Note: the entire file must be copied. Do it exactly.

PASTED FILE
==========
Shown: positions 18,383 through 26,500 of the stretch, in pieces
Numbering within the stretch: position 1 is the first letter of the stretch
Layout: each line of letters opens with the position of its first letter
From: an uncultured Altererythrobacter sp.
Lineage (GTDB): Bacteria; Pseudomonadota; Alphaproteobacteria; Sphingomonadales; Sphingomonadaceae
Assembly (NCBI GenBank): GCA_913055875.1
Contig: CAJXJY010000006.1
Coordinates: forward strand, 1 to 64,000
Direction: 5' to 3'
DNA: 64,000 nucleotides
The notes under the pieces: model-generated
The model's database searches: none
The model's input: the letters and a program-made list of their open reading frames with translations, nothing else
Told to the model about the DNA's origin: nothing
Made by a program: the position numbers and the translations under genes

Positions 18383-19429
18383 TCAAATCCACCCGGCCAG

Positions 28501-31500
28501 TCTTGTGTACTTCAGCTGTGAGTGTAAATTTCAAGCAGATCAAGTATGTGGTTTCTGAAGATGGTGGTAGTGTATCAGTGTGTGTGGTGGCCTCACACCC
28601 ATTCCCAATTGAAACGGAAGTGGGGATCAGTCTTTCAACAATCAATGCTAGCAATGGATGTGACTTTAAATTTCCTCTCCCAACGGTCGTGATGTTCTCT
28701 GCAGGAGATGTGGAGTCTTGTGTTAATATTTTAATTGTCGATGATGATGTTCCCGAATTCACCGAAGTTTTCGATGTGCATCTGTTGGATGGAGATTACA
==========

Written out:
Shown: positions 18,383 through 26,500 of the stretch, in pieces
Numbering within the stretch: position 1 is the first letter of the stretch
Layout: each line of letters opens with the position of its first letter
From: an uncultured Altererythrobacter sp.
Lineage (GTDB): Bacteria; Pseudomonadota; Alphaproteobacteria; Sphingomonadales; Sphingomonadaceae
Assembly (NCBI GenBank): GCA_913055875.1
Contig: CAJXJY010000006.1
Coordinates: forward strand, 1 to 64,000
Direction: 5' to 3'
DNA: 64,000 nucleotides
The notes under the pieces: model-generated
The model's database searches: none
The model's input: the letters and a program-made list of their open reading frames with translations, nothing else
Told to the model about the DNA's origin: nothing
Made by a program: the position numbers and the translations under genes

Positions 18383-19429
18383 TCAAATCCACCCGGCCAG

Positions 28501-31500
28501 TCTTGTGTACTTCAGCTGTGAGTGTAAATTTCAAGCAGATCAAGTATGTGGTTTCTGAAGATGGTGGTAGTGTATCAGTGTGTGTGGTGGCCTCACACCC
28601 ATTCCCAATTGAAACGGAAGTGGGGATCAGTCTTTCAACAATCAATGCTAGCAATGGATGTGACTTTAAATTTCCTCTCCCAACGGTCGTGATGTTCTCT
28701 GCAGGAGATGTGGAGTCTTGTGTTAATATTTTAATTGTCGATGATGATGTTCCCGAATTCACCGAAGTTTTCGATGTGCATCTGTTGGATGGAGATTACA